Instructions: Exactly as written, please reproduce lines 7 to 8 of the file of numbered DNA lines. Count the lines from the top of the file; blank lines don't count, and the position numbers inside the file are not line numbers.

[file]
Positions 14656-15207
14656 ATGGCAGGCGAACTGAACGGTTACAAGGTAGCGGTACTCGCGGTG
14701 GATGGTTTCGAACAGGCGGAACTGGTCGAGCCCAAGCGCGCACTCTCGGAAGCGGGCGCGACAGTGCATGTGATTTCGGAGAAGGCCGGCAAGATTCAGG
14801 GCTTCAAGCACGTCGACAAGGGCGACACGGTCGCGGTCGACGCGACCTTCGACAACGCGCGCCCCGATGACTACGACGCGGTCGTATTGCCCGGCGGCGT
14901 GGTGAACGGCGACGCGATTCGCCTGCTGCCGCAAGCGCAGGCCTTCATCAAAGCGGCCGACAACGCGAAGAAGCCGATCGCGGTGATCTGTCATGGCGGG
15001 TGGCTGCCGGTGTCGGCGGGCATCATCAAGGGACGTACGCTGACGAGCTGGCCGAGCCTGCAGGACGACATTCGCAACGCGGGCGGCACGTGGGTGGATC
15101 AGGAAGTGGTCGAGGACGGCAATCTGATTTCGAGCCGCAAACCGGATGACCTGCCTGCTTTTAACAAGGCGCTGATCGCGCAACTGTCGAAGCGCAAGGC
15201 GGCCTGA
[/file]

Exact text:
15101 AGGAAGTGGTCGAGGACGGCAATCTGATTTCGAGCCGCAAACCGGATGACCTGCCTGCTTTTAACAAGGCGCTGATCGCGCAACTGTCGAAGCGCAAGGC
15201 GGCCTGA